Recently over on the Strange Notions blog, there was an interesting article that pointed out that the atheist materialist would answer Hamlet, when he says "There are more things in heaven and earth, Horatio, than are dreamt of in your philosophy," with "No, Hamlet, there are less."

    1. "That passage has absolutely nothing to do with atheism."
      - Wow. That's a creative interpretation of what it plainly says.

      "As for the Cardinal Cormac Murphy O’Connor quote where's the ridicule in that?"
      - Calling atheists less than human may not sound like ridicule to you, but then you're not the object of the cardinal's insults.

      And finally, your little quip about Hamlet just drives home the point. Do you not ridicule atheists for not seeing the things in "heaven and earth"?

      I think I see the issue here. For people like you, it is so normal to insult and ridicule atheists, you don't even realize you're doing it. You just think, "How dare those gnus say anything bad about us? It's totally uncalled for."

  11. Do you not ridicule atheists

    No, I most emphatically do not. No more than I would ever dream of ridiculing a homeless person, or someone with a speech impediment.

    That's a creative interpretation of what it plainly says.

    Read the Psalm. It has nothing to do with atheists, and everything to do with evildoers. If you truly cannot understand that, then perhaps I do have reason to ridicule you.

    And yes, I agree 100% with the cardinal. It is less than fully human to be an atheist, in the same way that it is less than fully human to have no appreciation for the arts, or music, or love. That's not ridicule, but just a bald statement of fact.

    When Shakespeare wrote

    The man that hath no music in himself,
    Nor is not moved with concord of sweet sounds,
    Is fit for treasons, stratagems and spoils;
    The motions of his spirit are dull as night
    And his affections dark as Erebus:
    Let no such man be trusted.

    was he ridiculing people with no ear for music? (Answer: No.)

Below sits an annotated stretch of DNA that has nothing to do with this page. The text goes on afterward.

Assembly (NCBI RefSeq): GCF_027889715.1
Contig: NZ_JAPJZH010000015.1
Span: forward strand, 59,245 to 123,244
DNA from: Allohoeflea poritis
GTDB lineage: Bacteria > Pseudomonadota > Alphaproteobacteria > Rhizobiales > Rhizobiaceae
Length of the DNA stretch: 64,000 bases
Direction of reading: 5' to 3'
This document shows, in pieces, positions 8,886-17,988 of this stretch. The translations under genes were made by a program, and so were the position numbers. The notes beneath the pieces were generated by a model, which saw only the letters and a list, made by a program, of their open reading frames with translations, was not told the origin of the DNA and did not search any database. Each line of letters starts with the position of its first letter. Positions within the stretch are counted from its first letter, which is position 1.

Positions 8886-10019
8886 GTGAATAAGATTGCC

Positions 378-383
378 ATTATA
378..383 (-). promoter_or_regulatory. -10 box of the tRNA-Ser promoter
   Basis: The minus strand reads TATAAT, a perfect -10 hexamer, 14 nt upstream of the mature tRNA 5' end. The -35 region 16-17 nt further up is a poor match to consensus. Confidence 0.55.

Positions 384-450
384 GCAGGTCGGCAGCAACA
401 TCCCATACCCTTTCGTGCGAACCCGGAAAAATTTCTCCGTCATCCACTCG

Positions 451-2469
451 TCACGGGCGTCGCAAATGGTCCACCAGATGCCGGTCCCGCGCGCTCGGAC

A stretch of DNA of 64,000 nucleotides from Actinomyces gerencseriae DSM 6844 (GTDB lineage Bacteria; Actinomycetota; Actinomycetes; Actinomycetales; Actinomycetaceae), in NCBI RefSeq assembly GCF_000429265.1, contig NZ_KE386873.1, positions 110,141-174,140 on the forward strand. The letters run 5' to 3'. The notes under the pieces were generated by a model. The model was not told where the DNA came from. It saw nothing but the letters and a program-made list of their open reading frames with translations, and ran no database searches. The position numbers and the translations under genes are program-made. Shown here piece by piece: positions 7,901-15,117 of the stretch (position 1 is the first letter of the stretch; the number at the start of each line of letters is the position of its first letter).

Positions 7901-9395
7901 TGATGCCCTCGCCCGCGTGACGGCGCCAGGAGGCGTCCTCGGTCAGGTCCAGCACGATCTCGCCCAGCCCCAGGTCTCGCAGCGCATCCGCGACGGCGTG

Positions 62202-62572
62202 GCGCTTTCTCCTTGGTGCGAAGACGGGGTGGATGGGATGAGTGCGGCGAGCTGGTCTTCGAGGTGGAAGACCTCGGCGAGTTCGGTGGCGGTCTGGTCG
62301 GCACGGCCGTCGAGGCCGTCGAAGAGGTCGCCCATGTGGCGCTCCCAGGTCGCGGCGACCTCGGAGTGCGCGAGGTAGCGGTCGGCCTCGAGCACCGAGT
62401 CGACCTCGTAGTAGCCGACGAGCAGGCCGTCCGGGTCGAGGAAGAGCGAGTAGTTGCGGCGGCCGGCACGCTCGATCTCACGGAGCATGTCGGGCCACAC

12. "Read the Psalm. It has nothing to do with atheists, and everything to do with evildoers. If you truly cannot understand that, then perhaps I do have reason to ridicule you."
    - Yes, it's not only calling atheists fools, it's also calling them evil or corrupt. The only thing I can't understand is why you think it has nothing to do with atheists. It's about atheists.

    "And yes, I agree 100% with the cardinal. It is less than fully human to be an atheist, in the same way that it is less than fully human to have no appreciation for the arts, or music, or love. That's not ridicule, but just a bald statement of fact."
    - Nothing contemptuous, dismissive, or derisive about calling atheists less than human, is there? You might think this is simply a statement of fact. But I could just as well say that people who believe in theistic fairy tales lack the intelligence of a rational human being. That's not ridicule - just a simple statement of fact.

  13. Psalm 14

    Verse 1 is like a blare of trumpets, announcing the theme: "The man who fears not retribution is a fool."

    Verses 2 through 4 identify exactly who the psalmist is referring to - evildoers. The key line is in verse 4, "all the evildoers who eat up my people as they eat bread."

    The second half of verse 4 says clearly that the evildoers fail to call upon the Lord - NOT the reverse (as you have confusingly interpreted it) - that those who do not recognize the Lord are evildoers. You got it totally backwards.

    Verses 5 through 7 explain why the evildoers (not atheists) are fools - because retribution for their crimes is inevitable, and ultimate justice is certain.

    Psalm 14 has nothing whatsoever to do with atheists. To even imagine so, one would have to either be
    a) a person incapable of understanding plain English,
    b) a person not making the effort to do so, or
    c) an inattentive reader.

    1. or d) someone who takes the words for exactly what they say.

      The psalm doesn't refer exclusively to atheists (especially since there were none at the time it was written. What it does is to equate everything bad and evil to the denial of god. In modern times, this passage is definitely used by theists as a put-down of atheists.

  14. Your first link is to a bunch of Protestant commentators associated with Liberty University, who do not speak for me, and whom I have no obligation to defend. I care not what they have to say.

    Your second link actually backs up what I am saying. To use Psalm 14 as a dig against atheists is totally inappropriate. (And why? Because it's not even talking about them!)

    someone who takes the words for exactly what they say

    As good a description as any of what I am doing here.

    1. "I care not what they have to say."
      - Nor what any reasonable person has to say. You only know what your church tell you.

      "And why? Because it's not even talking about them!"
      - That's not at all what the article says.

      Q: Who says "There is no God?" A: atheists say that.
      You can put your Catholic spin on it, but it says what it says.

      But this is a diversion from the topic at hand.